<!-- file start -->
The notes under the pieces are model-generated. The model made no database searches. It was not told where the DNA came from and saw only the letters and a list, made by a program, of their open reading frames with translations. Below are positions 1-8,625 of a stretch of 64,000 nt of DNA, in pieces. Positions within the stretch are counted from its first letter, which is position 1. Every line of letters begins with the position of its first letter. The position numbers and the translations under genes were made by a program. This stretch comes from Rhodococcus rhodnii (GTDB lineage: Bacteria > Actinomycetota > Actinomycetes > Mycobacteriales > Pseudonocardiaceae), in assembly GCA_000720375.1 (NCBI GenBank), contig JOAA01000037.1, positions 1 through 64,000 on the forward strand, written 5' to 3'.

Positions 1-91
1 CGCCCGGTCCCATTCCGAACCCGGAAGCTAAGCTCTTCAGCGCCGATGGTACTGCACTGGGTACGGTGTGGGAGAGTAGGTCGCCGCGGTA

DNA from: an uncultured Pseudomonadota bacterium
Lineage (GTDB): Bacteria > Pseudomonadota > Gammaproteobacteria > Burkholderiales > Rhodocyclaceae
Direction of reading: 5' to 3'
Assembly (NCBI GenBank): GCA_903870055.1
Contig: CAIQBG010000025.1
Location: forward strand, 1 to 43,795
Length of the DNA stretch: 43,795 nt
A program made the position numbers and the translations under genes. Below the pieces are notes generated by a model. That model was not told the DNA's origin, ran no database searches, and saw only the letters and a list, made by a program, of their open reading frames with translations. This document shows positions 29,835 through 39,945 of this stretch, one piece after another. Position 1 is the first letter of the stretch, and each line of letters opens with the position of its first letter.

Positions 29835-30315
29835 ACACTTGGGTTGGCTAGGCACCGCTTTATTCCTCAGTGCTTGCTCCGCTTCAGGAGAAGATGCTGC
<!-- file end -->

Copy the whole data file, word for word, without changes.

The notes under the pieces are model-generated. The model made no database searches. It was not told where the DNA came from and saw only the letters and a list, made by a program, of their open reading frames with translations. Below are positions 1-8,625 of a stretch of 64,000 nt of DNA, in pieces. Positions within the stretch are counted from its first letter, which is position 1. Every line of letters begins with the position of its first letter. The position numbers and the translations under genes were made by a program. This stretch comes from Rhodococcus rhodnii (GTDB lineage: Bacteria > Actinomycetota > Actinomycetes > Mycobacteriales > Pseudonocardiaceae), in assembly GCA_000720375.1 (NCBI GenBank), contig JOAA01000037.1, positions 1 through 64,000 on the forward strand, written 5' to 3'.

Positions 1-91
1 CGCCCGGTCCCATTCCGAACCCGGAAGCTAAGCTCTTCAGCGCCGATGGTACTGCACTGGGTACGGTGTGGGAGAGTAGGTCGCCGCGGTA

DNA from: an uncultured Pseudomonadota bacterium
Lineage (GTDB): Bacteria > Pseudomonadota > Gammaproteobacteria > Burkholderiales > Rhodocyclaceae
Direction of reading: 5' to 3'
Assembly (NCBI GenBank): GCA_903870055.1
Contig: CAIQBG010000025.1
Location: forward strand, 1 to 43,795
Length of the DNA stretch: 43,795 nt
A program made the position numbers and the translations under genes. Below the pieces are notes generated by a model. That model was not told the DNA's origin, ran no database searches, and saw only the letters and a list, made by a program, of their open reading frames with translations. This document shows positions 29,835 through 39,945 of this stretch, one piece after another. Position 1 is the first letter of the stretch, and each line of letters opens with the position of its first letter.

Positions 29835-30315
29835 ACACTTGGGTTGGCTAGGCACCGCTTTATTCCTCAGTGCTTGCTCCGCTTCAGGAGAAGATGCTGC